Listen: Coach Matt PainterClick Here to view this Link. | Terone Johnson, Rapheal Davis and A.J. HammonsClick Here to view this Link. | William & Mary coach TonyShaverClick Here to view this Link.
Well, Purdue's final non-conference game prior to the opening of Big Ten play didn't go exactly as hoped, but the result was the desired one.
The Boilermakers rallied from a halftime deficit and the anxious second-half moments that followed in beating William & Mary 73-66 to take a 6-6 record into this week's conference opener against Illinois.
Purdue had numerous opportunities in both halves to push leads into comfortable margins, but as has been a storyline this season, often squandered its own rallies by allowing its opponent to answer with quick bursts.
As Coach Matt Painter said afterward, "We don't let people score six, seven, eight points in two minutes. We let them do it in like 30 seconds."
That tendency created an ebb and flow that saw the Boilermakers lead by as many as 10 in the first half only to trail by one at intermission. Or for it to lead by seven with just under 14 minutes left only to be tied with a little more than 11 remaining.
"We just compound our mistakes," Painter said, before openly pondering the most prudent uses for his timeouts when his team's giving ground. "Instead of making a mistake and just leaving it alone and moving forward, we make one mistake and it leads to the next mistake, and the next mistake. ... It happens so quick. But you can't call timeout every time somebody scores back-to-back baskets."
But the last run was the most important run.
Purdue led just 66-64 with 2:21 remaining, when freshman Rapheal Davis made what might have been the game's biggest play, crashing the boards to rebound Terone Johnson's miss. Davis drew a foul going back up and made two free throws.
It was a play that summarized the transformation the rookie has had to make in going from a prolific high school scorer to a player who in college must make such dirty-work plays.
"If you have the mentality of a winner," Davis said, "you always want to do what it takes to win. In high school, I was needed to score. Now I'm around good players. I just have to do little things, help the team win and have a dog mentality."
After Davis' free throws, William & Mary missed a three. Terone Johnson hit Jacob Lawson for a layup to put Purdue up six. William & Mary missed another three. Ronnie Johnson's two foul shots pushed the lead to eight and that was pretty much that.
But it was not easy. Few things for Purdue this season have been.
One thing that saw the Boilermakers through on Saturday was rebounding, one of its constants.
After getting outrebounded by five in the first half by the much-smaller, far less physical Tribe, Purdue held a 21-14 advantage in the second half.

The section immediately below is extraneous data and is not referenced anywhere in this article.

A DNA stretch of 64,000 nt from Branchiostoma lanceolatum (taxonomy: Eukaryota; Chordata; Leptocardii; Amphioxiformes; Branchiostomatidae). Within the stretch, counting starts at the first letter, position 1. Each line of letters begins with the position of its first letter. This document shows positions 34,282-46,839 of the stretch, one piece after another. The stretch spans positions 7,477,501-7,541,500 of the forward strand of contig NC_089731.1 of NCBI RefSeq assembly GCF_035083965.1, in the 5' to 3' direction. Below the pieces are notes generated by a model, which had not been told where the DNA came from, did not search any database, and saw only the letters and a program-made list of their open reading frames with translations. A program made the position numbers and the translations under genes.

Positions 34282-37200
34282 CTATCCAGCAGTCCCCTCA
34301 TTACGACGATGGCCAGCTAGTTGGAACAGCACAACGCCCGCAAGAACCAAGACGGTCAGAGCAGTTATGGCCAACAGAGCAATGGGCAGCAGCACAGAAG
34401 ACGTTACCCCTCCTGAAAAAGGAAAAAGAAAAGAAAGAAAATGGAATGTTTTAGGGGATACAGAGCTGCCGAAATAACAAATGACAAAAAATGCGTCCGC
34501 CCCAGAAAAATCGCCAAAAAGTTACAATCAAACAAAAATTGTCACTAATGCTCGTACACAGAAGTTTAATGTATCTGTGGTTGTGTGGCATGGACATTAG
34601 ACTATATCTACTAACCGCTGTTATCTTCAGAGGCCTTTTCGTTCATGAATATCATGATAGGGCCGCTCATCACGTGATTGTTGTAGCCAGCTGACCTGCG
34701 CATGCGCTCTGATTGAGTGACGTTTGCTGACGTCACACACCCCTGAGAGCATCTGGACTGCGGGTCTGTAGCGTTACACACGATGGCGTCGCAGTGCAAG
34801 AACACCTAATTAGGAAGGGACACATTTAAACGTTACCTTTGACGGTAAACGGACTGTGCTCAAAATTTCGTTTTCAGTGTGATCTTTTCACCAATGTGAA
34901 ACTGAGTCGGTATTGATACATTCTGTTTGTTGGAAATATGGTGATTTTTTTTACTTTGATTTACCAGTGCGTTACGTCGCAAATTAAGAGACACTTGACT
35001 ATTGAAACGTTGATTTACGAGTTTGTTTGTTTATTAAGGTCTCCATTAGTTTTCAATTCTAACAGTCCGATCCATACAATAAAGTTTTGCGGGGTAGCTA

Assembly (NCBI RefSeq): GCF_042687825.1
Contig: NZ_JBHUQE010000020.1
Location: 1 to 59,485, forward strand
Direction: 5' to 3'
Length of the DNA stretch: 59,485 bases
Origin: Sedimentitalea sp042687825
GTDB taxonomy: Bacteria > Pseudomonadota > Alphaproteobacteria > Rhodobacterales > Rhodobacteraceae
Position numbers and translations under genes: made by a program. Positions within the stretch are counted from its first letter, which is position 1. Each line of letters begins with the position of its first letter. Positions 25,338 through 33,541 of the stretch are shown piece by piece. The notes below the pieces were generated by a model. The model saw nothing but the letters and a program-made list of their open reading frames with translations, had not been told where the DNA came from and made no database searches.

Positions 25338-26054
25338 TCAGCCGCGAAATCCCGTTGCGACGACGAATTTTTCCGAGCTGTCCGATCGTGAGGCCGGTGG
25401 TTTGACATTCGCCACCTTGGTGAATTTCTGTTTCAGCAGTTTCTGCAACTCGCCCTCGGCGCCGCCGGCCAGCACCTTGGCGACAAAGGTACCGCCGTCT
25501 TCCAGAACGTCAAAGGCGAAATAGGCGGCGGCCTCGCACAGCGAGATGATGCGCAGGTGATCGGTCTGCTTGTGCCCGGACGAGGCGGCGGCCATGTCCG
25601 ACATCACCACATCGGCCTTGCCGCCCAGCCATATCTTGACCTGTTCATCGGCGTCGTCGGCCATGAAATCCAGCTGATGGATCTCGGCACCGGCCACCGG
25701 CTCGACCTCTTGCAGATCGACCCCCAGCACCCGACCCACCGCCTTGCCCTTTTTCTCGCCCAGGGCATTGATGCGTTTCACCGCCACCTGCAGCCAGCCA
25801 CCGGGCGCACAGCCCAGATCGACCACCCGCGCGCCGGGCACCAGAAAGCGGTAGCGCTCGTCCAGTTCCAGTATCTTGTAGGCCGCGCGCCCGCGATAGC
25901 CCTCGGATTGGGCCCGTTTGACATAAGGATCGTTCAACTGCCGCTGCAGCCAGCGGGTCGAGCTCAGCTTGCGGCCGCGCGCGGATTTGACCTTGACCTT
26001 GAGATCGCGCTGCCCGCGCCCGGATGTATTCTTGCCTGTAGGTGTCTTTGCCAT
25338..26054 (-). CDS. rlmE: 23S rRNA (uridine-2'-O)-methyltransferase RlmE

Hammons again loomed large for the Boilermakers, scoring 14 points as William & Mary players scurried to surround him every time he touched the ball. Sometimes, he beat double teams. Others, Purdue passed it to him over the top where there was little the Tribe could do about it.
Between Hammons' play on the interior and Terone Johnson's drives to the basket, Purdue scored all its points in the final eight-and-a-half minutes - when the game was tied 58-58 - either around the rim or driving to the basket.
"We just did what Coach said, which was to just get the ball in the paint," said Terone Johnson, who scored 16 points with five assists to no turnovers, "so we could either get points in the paint or shots from the outside. Also, we had guys come off the bench like Rapheal and they gave us a lot of energy. That kept us going."
Lawson was central in that energy, as well, as the forward was a defensive menace, blocking three shots, and a factor offensively around the basket, making all three of his shots, all of them at the rim.
Ronnie Johnson endured some regrettable moments at point guard, but on paper, played one of his better games, scoring 11 points, with three steals and seven assists against just two turnovers.
The Boilermakers turned the ball over a season-low seven times, seemingly trending upward in that regard as Big Ten play looms, though the competition will get much stiffer.
Purdue found itself in a halftime hole after a botched 3-on-1 resulted in a three-pointer for William & Mary, giving it a 40-39 lead going into the locker room.
The Boilermakers might have been fortunate to only be down one, after seeing the Tribe shoot 60 percent in the first 20 minutes and out-rebounded its hosts.
The Boilermakers answered by scoring 13 of the second half's first 18 points, starting with an interior bucket from Hammons.
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